A scale drawing shows a real place with accurate sizes reduced by a factor (called the scale), to allow us to represent real objects and features on a piece of paper. Scale depends on the size of area, size of paper, amount of detail to draw. Use the equation 

Desired Scale = Width of area in centimetres/Width of paper in centimetres 

Then round the scale to the nearest 1,000. 

Changing Scale of Base Maps 

If enlarging by photocopy machine: – enlarging by 200% doubles the size of the map and halves the scale. Calculate with this equation 

 Percent enlargement = (Scale of original/Target scale) x 100%


Base Map Preparation Process -1

Preparation of master plan starts with base map preparation before which relevant data of all the necessary information, which is to be presented via base, map is collected. For base map preparation, National Urban Information System (NUIS) Scheme has prepared maps on 1:10,000 scale and made available on NRSC/ISRO Geoportal Bhuvan for Urban Local Bodies for 152 towns. Bhuvan NUIS GIS database comprises 

1)Base layers

Road, Rail, Canal, Transportation nodes, Drainage, Surface water Bodies. 

2)Thematic layers

Urban Land use / Cover, Geomorphology, Lithology, Geological structures, Physiography 

3)Administrative Layers

State, District, Village, City/Town boundaries and Ward Boundaries. Attribute data has spatial layers as, administrative boundaries, forest boundary, settlement and village locations / names and city / town boundaries and non‐spatial data. Other sources of licensed/authentic versions of interpreted satellite imageries can also be used for preparation of base map.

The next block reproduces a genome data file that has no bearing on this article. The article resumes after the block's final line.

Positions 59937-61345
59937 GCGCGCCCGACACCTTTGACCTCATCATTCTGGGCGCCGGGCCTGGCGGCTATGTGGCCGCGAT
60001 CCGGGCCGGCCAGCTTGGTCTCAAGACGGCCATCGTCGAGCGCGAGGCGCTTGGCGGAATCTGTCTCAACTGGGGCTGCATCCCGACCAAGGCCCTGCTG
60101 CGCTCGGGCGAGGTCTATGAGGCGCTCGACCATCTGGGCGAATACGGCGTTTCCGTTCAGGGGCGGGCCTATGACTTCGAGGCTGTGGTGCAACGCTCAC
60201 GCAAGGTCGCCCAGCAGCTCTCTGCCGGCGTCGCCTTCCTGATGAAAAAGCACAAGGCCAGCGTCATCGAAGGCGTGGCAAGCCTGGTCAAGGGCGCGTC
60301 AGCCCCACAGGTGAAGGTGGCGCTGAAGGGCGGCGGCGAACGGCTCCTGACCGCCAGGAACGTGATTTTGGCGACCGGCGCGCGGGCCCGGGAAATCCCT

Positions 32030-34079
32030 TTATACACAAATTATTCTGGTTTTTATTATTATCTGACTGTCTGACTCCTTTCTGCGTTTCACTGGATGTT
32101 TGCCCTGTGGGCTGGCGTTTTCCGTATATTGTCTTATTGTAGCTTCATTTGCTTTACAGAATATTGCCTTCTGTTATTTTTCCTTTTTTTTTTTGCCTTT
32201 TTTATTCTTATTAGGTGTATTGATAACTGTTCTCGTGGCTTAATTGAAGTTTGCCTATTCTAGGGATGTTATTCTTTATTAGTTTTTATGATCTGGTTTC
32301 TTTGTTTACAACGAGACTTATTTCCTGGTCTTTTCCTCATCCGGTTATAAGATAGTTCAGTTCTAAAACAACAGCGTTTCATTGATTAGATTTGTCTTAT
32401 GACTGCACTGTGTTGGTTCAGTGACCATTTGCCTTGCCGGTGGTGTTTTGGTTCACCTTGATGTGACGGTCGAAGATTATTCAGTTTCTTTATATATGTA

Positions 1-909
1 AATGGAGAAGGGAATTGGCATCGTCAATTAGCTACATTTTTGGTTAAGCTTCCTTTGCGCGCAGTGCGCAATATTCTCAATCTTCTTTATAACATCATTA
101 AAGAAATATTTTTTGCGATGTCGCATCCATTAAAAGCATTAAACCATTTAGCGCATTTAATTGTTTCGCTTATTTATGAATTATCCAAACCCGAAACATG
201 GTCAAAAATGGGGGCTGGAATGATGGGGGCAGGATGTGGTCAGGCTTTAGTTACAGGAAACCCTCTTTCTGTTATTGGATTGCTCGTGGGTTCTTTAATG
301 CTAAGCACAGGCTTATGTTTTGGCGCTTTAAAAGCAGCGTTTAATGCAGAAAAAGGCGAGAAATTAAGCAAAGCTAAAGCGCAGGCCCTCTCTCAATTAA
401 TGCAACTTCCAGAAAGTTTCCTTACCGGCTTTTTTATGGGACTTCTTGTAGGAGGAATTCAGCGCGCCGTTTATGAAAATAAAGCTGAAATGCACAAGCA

The Thematic GIS databases available on Bhuvan range from a scale of 1:10,000, to 1:250,000. The important Satellite data and thematic GIS data resources available for utilization for various planning and development are listed below.

Table Bhuvan Satellite data and thematic GIS data resources available

Table Base and Thematic GIS data services

Once the base and thematic layers from the satellite imagery are prepared, other city/town specific information such as, cadastral maps, revenue records, and plans of government agencies and attribute information from Industrial Development Corporations, Public Work Department, Railways, National Highway Authority could be integrated for preparation comprehensive GIS database as required for development plan/ master plan preparation. 

The satellite imageries, Resources at LISS‐4 and Cartosat PAN, can be overlaid on cadastral maps to prepare base map. These satellite images depict field bunds, cart tracks, settlements, tanks and other cultural features like roads, railway network and canals. These features facilitate identification of Ground Control Points (GCP) for tie down satellite image and cadastral map. For overlaying cadastral map with satellite image it is required that cadastral map be generated in vector mode. In this process the main tasks are acquisition of cadastral maps, scanning and digitization of cadastral maps and generation of vector data. Once the cadastral maps in vector mode are available, the geo‐referencing of these maps can be done. The geo‐referencing of digital cadastral maps and overlaying with satellite image consists of the following steps: